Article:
Palestinian women who are displaced and living in tents in Rafah’s Al-Shaboura neighbourhood, wash clothes and dishes. Rafah, once a town of 300,000, now hosts 1.5 million people from all over Gaza. Living conditions in the area are desperate – a result of overcrowding and lack of clean water, toilets, showers and sewage systems, aggravated by cold winter weather. Palestine, January 2024 © MSF

This is not somebody else’s war

By Annie Thibault
Administration Manager MSF

Annie Thibault recently returned from working with Doctors Without Borders/Médecins Sans Frontières (MSF) in Gaza for four weeks. Her role as administration manager included human resources and finance as well as advocacy. She was based in Rafah and visited health facilities in southern Gaza. Annie is from Saint-Sauveur, Quebec.

“Is it as bad as they say?” is the most common question I receive since returning from Gaza in early March. I often fantasize about having the time and energy to respond to each person with a detailed and honest account, much like the one you are about to read.

Imagine 2.8 million civilians confined to a narrow, besieged strip of land about half the size of Toronto. In this enclave, not a single individual is safe and not an inch of land is secure. This is Gaza today.

Imagine 85 per cent of the people in this small area forced to flee their homes, seven out of 10 of those homes reduced to ashes, and more than half of the territory under evacuation orders by a foreign military power – leaving the rest of the area as one of the most densely populated spaces on earth. This is Gaza today.

An MSF staff oversees water distribution for displaced people in Rafah’s Saudi neighbourhood in Gaza. Palestine, January 2024 © MSF

Picture a place where blasts come from the earth, the sky and the sea. Where the constant sound of gunfire, exploding buildings and drones form the background symphony. Where mushrooms of smoke are the typical skyline view. This is Gaza today.    

Envision health facilities attacked, besieged, and turned into dust, in complete opposition to international humanitarian law, and those that remain operating at 300 per cent capacity. Doctors forced to watch their patients die for lack of the most basic medical supplies, new mothers discharged a mere four hours after a C-section, children enduring agonizing surgeries without anesthesia.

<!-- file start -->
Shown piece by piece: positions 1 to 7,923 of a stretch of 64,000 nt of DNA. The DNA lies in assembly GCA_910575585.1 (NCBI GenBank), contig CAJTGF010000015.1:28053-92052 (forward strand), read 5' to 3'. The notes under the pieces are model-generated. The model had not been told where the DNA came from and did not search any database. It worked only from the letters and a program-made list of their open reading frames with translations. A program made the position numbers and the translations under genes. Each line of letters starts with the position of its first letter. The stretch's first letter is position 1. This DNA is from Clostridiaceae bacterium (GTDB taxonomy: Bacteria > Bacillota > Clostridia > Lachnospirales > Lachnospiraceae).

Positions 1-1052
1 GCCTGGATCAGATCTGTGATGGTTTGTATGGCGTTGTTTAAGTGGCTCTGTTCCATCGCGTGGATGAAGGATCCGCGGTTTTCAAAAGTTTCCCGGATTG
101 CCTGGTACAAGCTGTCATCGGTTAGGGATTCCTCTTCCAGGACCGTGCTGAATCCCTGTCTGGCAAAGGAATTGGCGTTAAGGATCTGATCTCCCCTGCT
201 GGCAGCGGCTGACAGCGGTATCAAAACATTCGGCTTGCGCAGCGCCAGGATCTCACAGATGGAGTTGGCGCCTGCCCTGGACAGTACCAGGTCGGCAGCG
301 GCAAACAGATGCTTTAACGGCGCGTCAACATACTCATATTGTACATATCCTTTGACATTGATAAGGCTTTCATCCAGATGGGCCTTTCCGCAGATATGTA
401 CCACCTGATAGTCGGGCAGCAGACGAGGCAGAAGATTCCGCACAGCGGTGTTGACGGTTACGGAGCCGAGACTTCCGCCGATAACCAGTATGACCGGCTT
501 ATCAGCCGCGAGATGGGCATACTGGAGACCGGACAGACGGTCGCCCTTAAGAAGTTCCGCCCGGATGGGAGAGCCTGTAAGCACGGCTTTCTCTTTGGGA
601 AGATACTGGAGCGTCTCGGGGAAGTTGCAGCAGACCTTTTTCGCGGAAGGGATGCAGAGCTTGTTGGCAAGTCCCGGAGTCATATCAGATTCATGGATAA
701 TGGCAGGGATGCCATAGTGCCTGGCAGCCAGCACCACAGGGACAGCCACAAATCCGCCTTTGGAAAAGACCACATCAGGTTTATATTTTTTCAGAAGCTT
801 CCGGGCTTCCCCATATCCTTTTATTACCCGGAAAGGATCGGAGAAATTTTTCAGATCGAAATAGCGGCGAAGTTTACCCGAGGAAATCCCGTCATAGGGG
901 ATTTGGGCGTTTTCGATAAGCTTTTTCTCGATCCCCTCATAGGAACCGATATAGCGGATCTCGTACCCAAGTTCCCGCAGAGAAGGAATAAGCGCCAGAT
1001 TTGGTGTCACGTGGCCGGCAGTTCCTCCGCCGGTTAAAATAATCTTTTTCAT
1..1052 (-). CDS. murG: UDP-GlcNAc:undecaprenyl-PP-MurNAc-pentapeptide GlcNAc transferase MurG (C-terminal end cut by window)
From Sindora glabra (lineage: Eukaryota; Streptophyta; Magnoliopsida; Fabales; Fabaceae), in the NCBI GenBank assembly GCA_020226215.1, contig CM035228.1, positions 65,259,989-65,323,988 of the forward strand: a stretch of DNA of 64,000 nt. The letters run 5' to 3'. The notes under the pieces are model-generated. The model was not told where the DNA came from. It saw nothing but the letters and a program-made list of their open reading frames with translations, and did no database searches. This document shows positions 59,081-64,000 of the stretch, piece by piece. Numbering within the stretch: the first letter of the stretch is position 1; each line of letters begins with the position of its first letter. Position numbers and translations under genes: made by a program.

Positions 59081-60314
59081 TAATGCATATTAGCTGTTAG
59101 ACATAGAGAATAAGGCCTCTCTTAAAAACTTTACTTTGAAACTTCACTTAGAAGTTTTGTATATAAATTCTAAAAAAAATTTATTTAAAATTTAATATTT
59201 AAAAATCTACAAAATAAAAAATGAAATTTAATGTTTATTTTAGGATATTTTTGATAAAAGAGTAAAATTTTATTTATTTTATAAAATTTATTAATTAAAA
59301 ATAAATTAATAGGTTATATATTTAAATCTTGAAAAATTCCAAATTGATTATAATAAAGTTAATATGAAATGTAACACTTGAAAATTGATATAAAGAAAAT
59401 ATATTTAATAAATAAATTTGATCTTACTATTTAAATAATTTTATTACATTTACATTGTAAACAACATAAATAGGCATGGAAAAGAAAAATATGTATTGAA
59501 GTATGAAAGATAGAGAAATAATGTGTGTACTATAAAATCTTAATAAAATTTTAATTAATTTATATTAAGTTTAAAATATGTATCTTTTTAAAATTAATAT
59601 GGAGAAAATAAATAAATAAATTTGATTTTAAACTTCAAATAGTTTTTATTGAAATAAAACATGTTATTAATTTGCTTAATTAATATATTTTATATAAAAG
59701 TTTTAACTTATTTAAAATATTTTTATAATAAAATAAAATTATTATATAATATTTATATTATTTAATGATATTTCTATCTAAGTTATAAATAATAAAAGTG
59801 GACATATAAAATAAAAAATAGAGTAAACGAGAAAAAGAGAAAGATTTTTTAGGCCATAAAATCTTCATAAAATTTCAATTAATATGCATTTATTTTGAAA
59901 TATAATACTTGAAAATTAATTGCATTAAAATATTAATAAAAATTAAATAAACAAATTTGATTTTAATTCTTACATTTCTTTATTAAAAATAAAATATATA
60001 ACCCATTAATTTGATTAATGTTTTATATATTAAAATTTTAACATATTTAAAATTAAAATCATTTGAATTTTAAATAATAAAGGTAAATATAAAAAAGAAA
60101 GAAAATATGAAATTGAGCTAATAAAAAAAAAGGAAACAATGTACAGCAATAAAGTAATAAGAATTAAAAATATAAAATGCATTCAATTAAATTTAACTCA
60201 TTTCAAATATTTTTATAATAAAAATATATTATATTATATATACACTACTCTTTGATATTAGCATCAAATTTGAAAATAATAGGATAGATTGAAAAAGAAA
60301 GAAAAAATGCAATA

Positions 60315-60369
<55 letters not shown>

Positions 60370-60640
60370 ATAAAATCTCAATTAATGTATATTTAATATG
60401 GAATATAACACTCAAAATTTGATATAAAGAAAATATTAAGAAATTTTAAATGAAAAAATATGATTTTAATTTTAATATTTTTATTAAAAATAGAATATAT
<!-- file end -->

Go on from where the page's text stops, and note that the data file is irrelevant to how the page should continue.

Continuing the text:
So this is Gaza today, a place where humans are deprived of their fundamental rights of access to safety, access to healthcare, access to humanitarian assistance.

Deprived of their right to live.           

The only thing that remains to prove we have not fully lost our sense of humanity and responsibility, is a full and complete ceasefire.

Every day since the beginning of this war, everyone’s life is at risk in Gaza. No one is safe, nowhere is safe in Gaza. The international community bears the collective responsibility to protect civilians and uphold international law, yet the unbearable delays in reaching a ceasefire agreement instead reveal the astonishing unwillingness of many international governments to enforce the principles they should safeguard. Lives continue to be lost and damaged as the blinded warring parties pursue their fight at all costs and in absolute disregard for any semblance of rules.

Each passing day, the world is completely failing people in Gaza. We are stuck in a costly deadlock, unable to stop or even pause this war. A war no one will win.

The medical team with a patient in the operation room at Al-Shifa hospital in northern Gaza. January, 2024 © Aurélie Godard/MSF

What is happening [in Gaza] is happening to all of us.

Each passing day, we are witnessing the serious erosion of the principles established in the Universal Declaration of Human Rights and the Geneva Conventions to the point where they now appear to be nothing more than an illusory utopia. The only thing that remains to prove these texts support truly achievable standards is a full and complete ceasefire. The only thing that remains to prove we have not fully lost our sense of humanity and responsibility is a full and complete ceasefire.

So yes, it’s as bad as they say in Gaza. And this is not somebody else’s war – what is happening here is happening to all of us. What hangs in the balance is heavy. Our collective conscience is at stake.

Palestinian existence in Gaza is at stake.

“Us Palestinians, we love life. We want to live.” This is what a colleague told me on my last day in Gaza.

Stop the war.

In 2023, Annie worked with MSF as a humanitarian affairs officer in Chad, supporting Sudanese refugees. Read about her work and the crisis facing Sudanese in Chad: “Chaos lives in a place like this.”